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C for Cure: Curing Hepatitis C at the Drexel Partnership

The hepatitis C treatment team at the Partnership Comprehensive Care Practice

50% Of People with Hepatitis C do not know they are Infected Hepatitis C is the most common blood-borne disease in the United States; 3.5 million Americans are believed to have hepatitis C and 45,000 of those people are in the Philadelphia. Unfortunately, 50 percent of people living with hepatitis C are not aware they are infected because hepatitis C usually does not have symptoms.

If left untreated, hepatitis C can lead to severe liver problems, including liver cancer and cirrhosis. The Partnership Comprehensive Care Practice Offers testing and treatment for those infected with hepatitis C.

Hepatitis C Testing

Because hepatitis C rarely shows symptoms, you should be tested if you have any of the following risk factors:

Make an Appointment

To make an appointment at the Partnership for hepatitis C testing and/or treatment, please call 267.507.6597. Our office hours are Monday through Friday, 8 a.m. to 5 p.m.

  • Born between 1945 and 1965
  • Currently or previously used drugs
  • Have ever gotten a tattoo or piercing
  • Had any form of blood transfusion or surgery before 1992
  • May have had sexual contact with a person infected with the hepatitis C virus
  • Public safety workers who have had sharp or mucosal exposure to used needles
  • Have HIV

Treatment for Hepatitis C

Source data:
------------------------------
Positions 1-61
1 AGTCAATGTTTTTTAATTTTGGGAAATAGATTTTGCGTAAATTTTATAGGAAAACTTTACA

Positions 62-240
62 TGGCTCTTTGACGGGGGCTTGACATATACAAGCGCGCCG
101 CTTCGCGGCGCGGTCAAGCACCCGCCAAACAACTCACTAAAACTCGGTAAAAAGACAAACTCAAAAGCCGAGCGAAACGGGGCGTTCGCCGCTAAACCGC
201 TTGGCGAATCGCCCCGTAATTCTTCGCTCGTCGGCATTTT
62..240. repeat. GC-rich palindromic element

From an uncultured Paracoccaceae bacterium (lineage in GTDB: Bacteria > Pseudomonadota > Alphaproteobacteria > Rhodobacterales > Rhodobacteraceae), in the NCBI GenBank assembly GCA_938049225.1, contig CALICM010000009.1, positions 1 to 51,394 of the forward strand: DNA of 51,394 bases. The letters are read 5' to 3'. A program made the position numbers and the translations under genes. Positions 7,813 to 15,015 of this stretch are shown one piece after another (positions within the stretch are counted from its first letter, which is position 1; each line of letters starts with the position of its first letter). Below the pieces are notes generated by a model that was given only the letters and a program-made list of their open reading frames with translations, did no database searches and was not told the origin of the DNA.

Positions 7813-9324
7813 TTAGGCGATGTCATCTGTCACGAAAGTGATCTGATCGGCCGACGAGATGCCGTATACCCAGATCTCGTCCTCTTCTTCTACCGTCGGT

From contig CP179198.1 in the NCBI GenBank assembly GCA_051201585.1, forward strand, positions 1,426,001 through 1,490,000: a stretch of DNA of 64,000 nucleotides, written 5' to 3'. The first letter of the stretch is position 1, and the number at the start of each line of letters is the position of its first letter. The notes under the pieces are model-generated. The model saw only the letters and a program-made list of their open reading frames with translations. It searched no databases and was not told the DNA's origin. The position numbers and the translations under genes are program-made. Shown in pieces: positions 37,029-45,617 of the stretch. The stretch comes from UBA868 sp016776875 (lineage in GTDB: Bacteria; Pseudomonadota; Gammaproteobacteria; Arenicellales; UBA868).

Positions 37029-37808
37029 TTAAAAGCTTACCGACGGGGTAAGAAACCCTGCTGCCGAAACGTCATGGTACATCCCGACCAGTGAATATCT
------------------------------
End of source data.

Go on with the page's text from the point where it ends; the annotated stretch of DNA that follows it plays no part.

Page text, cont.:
The Partnership offers cutting-edge therapy for hepatitis C. The Drexel C for Cure includes:

  • A custom 12-week program with minimal side effects
  • Medications for hepatitis C
  • A patient navigator to help you find appointment times, remind you of upcoming appointments and keep you updated on your treatment process
  • An eligibility specialist to assist you with insurance coverage needs
  • Translation services (Servicios de traducción)

How to Prevent Hepatitis C

3 in 4 People with Hepatitis C are Baby Boomers There is no vaccine to prevent hepatitis C infection, but there are certain preventive steps you can take to either protect yourself or limit putting others at risk for infection.

  • Never share needles
  • Avoid direct exposure to blood or blood products
  • Don't share personal care items (razor blades, toothbrushes, nail and hair clippers, etc.)
  • Choose tattoo and piercing parlors carefully
  • Practice safe sex

Drexel's Hepatitis C Team

  • Dong Heun Lee, MD
    Program Co-Director
    Specialties: Hepatitis C; HIV; Infectious Diseases
  • Members of the Hepatitis C team at World Hepatitis C Day
  • Edgar Chou, MD, MS
    Program Co-Director
    Specialties: Primary Care, General Internal Medicine, Internal Medicine
  • Dagan Coppock, MD
    Specialties: HIV, Hepatitis C, Infectious Diseases
  • Tiffany Scott
    Patient Navigator
  • Stacy Young
    Clinical Nurse Specialist
  • Russell Reyes
    Medical Assistant
  • Anna Kesaris
    Project Coordinator

The information on these pages is provided for general information only and should not be used for diagnosis or treatment, or as a substitute for consultation with a physician or health care professional. If you have specific questions or concerns about your health, you should consult your health care professional.

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